Sunday, September 21, 2008

Water Management

A few days back, I met an avid traveler who had just been to Ziro and enthusiastically telling me how beautiful the place is. He had all praise for the agricultural system of the Apatanis. I was happy to meet one more person who appreciates the tribe and its customs. Then he started speaking about the ‘Keley’ river and remarked that the water there should be used for irrigation purpose!

“It is the water of that river which irrigates 90% of the rice paddy you saw,” I told him.

“How can that be?” he was incredulous. “That river bed is lower than the paddy fields.”

I then understood that he just had a glance at the paddy fields and the river, but not really looked at the irrigation system of the Apatanis. It also made me realize how really expert the Apatanis are in maximally utilizing the water resource in the area. The traditional irrigation channels (siigangs) are diverted from the main river at the traditional irrigation projects called bogos made of bamboo and wood.

Moreover, the perfect gradient of the irrigation channels – the siigangs – are something to be given a thought. Neither does the water in any of the siigangs flow too fast to cause damage, nor does it flow too slow to remain stagnant anywhere in its course.

Apart from irrigation, there are other areas of water management that is often not noticed. One is the traditional way of erosion protection using bamboo and wood. This was a laborious affair, as it had to be repaired every year, but it was quite effective. That is the reason the course of the ‘Keley’ river had not changed over all these years.

Friday, September 5, 2008

Heritage Lapang

Lapang and babo are the hallmark of the Apatanis. That made the Myoko festival very special. It is during the Myoko anyangs, which comes every three years, that the babos and lapangs are renewed.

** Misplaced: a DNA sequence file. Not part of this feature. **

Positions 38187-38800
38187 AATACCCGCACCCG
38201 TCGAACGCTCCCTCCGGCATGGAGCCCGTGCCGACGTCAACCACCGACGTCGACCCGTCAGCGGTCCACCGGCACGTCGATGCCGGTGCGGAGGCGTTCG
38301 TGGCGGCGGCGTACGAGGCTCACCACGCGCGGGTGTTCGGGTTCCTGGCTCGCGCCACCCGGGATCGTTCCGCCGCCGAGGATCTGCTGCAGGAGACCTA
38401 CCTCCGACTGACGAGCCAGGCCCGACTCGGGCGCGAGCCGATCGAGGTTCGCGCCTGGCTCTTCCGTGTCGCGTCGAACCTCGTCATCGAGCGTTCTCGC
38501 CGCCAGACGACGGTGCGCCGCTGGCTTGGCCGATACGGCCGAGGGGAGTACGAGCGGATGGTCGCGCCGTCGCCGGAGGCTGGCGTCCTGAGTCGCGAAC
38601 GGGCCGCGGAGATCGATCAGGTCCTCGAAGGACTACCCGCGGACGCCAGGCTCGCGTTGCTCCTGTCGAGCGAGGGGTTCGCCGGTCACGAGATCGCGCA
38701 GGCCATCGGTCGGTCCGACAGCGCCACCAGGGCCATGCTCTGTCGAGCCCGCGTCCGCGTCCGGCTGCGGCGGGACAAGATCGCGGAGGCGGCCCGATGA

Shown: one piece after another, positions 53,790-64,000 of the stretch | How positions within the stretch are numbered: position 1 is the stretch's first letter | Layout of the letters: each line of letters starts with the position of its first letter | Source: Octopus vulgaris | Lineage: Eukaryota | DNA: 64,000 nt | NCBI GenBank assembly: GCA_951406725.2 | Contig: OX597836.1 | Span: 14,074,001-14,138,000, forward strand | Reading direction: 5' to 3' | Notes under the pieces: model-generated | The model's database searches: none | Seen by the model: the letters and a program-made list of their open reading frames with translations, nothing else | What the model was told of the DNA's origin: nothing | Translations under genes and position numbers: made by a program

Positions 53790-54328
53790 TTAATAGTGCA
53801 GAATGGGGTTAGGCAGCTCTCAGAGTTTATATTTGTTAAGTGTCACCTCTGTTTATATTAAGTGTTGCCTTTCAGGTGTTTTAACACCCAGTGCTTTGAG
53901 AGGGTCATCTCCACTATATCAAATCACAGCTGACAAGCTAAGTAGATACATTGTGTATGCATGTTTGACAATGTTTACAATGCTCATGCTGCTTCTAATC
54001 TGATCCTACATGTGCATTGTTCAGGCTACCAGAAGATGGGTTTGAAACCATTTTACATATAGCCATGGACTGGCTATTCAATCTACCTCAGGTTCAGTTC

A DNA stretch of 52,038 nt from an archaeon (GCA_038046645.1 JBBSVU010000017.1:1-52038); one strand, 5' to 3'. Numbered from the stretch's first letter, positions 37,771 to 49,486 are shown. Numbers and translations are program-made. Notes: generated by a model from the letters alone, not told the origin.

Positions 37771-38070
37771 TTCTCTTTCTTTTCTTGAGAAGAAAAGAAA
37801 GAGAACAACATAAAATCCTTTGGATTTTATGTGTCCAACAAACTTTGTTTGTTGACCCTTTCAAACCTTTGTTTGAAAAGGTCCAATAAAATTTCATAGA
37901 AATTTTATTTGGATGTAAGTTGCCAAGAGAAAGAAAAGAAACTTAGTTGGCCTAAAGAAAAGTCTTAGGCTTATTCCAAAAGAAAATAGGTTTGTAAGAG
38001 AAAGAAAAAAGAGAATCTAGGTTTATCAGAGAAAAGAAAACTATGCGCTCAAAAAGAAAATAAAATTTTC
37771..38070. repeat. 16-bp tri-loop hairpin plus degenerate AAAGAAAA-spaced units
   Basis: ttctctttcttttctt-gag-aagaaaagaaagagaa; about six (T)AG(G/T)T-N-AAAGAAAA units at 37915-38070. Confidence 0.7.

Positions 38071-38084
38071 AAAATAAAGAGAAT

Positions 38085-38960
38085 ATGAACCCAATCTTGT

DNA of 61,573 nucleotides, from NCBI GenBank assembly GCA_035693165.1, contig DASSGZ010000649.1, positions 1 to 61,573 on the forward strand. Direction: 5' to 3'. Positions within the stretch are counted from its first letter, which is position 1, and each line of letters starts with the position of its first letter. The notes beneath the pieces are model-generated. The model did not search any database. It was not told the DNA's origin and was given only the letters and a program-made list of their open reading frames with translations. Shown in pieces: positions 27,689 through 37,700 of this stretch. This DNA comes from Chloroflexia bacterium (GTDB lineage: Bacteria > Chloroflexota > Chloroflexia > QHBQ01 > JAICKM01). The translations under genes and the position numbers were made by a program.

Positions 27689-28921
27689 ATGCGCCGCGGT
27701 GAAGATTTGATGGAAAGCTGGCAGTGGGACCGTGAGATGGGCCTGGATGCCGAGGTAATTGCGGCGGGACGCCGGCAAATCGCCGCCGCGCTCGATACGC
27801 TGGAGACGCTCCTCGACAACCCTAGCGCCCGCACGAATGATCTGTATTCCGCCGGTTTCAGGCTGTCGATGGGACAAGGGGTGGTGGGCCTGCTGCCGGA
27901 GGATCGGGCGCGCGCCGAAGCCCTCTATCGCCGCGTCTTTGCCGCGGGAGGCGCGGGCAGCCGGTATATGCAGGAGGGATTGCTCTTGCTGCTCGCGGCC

In the days gone by, the lapangs were made out of huge trees. The remains of fallen trees on the ground made best lapangs. Bigger the tree, bigger could the lapangs be made. And prouder were the people of that clan.

Lapang is significant in many ways. One is the tuli - the posts. Each tuli represented a male child. If I have two male children, I would contribute at least three tulis - two for my children and one for myself. It was indeed a brilliant idea to involve everybody in the community works.

In the face of changing village scenario these days, there is one lapang which still retains its original form. The Hibu Lapang in Hong village. Other lapangs today have conrete supporting structures, sawn timber replacing the manually sculptured lapang, or overhead roof to protect the lapang from rain and sun. All these changes have been necessitated by dwindling manpower and decreasing values attached to the traditional institutions.

In this context, therefore, retaining a lapang in its original form speaks a lot. That is why the Hibu Lapang has been declared a Heritage Lapang.

What is still not clear, however, is what exactly a "Heritage Lapang" would mean. Just declaring a structure as having heritage value has little meaning. The Hibu clan who constructs and maintains the lapang need support. The lapangs needs to be promoted and given significance.

Any confusion does not make the significance of Hibu Lapang any less. If you were wondering how an original lapang looks like, visit Hong village.